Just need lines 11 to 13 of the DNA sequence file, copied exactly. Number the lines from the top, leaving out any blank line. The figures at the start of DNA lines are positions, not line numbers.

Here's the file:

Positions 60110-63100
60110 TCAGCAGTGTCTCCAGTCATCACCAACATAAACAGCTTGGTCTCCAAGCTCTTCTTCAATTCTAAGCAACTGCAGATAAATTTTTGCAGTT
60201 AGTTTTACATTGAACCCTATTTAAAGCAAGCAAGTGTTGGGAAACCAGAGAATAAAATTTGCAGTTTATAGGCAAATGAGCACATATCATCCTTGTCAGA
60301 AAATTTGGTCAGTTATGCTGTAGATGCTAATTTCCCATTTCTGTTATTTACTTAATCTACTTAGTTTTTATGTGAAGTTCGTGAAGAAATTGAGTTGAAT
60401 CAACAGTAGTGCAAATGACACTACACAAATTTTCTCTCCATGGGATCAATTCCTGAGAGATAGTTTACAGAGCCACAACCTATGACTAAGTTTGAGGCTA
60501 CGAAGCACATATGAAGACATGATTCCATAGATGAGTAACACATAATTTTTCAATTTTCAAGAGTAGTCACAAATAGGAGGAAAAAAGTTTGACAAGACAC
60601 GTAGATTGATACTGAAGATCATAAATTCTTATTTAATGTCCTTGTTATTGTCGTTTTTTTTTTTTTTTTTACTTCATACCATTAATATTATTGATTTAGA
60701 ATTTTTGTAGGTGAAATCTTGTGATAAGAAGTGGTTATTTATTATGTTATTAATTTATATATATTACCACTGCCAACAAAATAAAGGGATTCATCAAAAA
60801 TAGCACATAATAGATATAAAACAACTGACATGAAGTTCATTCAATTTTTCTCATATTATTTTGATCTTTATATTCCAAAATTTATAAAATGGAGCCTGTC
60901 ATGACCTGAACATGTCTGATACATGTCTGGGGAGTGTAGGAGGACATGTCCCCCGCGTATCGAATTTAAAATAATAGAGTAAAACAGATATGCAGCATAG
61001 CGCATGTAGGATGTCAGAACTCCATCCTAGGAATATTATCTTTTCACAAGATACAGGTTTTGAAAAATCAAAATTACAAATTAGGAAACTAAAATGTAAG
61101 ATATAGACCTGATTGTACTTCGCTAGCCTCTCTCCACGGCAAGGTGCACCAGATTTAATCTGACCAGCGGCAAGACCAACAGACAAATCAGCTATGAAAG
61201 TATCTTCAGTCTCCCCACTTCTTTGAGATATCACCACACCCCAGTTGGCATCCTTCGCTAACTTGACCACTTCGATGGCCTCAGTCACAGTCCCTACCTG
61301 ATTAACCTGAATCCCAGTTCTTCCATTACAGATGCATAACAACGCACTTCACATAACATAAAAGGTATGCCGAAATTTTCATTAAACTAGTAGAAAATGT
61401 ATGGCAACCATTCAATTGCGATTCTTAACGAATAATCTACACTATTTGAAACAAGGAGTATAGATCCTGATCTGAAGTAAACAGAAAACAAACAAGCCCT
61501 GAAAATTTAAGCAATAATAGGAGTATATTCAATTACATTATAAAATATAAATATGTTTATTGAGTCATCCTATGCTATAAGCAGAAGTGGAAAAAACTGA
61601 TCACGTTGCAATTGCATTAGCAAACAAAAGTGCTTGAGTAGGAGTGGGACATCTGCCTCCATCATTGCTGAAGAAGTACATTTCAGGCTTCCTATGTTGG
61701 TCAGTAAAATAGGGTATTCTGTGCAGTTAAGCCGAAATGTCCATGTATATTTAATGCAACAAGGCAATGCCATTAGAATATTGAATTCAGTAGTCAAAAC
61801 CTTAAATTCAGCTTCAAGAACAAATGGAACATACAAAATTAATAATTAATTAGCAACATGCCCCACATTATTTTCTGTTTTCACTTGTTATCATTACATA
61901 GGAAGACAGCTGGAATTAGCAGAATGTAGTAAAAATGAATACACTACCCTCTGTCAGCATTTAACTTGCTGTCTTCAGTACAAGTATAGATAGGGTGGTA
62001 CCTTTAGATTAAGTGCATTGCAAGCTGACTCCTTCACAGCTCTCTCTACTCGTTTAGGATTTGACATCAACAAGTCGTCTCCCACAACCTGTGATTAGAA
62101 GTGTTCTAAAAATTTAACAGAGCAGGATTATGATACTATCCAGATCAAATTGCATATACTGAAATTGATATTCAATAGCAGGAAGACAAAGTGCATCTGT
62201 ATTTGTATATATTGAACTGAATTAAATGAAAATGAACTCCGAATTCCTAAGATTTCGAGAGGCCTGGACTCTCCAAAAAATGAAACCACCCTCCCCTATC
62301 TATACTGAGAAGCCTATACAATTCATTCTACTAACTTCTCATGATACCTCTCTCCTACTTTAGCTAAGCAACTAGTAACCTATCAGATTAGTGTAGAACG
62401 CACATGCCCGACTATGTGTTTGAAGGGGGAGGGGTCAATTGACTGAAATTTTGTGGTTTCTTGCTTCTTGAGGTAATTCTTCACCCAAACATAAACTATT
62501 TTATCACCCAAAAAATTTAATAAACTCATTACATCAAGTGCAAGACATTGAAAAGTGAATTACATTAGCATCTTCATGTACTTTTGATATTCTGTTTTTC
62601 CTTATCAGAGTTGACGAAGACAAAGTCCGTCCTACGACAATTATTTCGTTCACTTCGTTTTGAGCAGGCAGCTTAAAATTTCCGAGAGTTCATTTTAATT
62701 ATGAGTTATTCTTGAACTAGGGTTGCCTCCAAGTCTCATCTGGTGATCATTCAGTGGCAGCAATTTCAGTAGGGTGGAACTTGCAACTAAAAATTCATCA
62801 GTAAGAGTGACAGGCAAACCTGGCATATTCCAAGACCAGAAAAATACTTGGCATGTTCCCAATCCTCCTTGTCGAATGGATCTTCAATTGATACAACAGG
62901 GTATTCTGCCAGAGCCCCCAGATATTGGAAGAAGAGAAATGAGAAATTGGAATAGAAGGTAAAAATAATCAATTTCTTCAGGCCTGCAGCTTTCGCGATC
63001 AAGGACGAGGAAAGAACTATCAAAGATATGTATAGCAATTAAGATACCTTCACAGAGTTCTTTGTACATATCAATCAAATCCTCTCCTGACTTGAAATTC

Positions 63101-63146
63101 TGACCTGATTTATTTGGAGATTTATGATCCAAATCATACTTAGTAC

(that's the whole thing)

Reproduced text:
61001 CGCATGTAGGATGTCAGAACTCCATCCTAGGAATATTATCTTTTCACAAGATACAGGTTTTGAAAAATCAAAATTACAAATTAGGAAACTAAAATGTAAG
61101 ATATAGACCTGATTGTACTTCGCTAGCCTCTCTCCACGGCAAGGTGCACCAGATTTAATCTGACCAGCGGCAAGACCAACAGACAAATCAGCTATGAAAG
61201 TATCTTCAGTCTCCCCACTTCTTTGAGATATCACCACACCCCAGTTGGCATCCTTCGCTAACTTGACCACTTCGATGGCCTCAGTCACAGTCCCTACCTG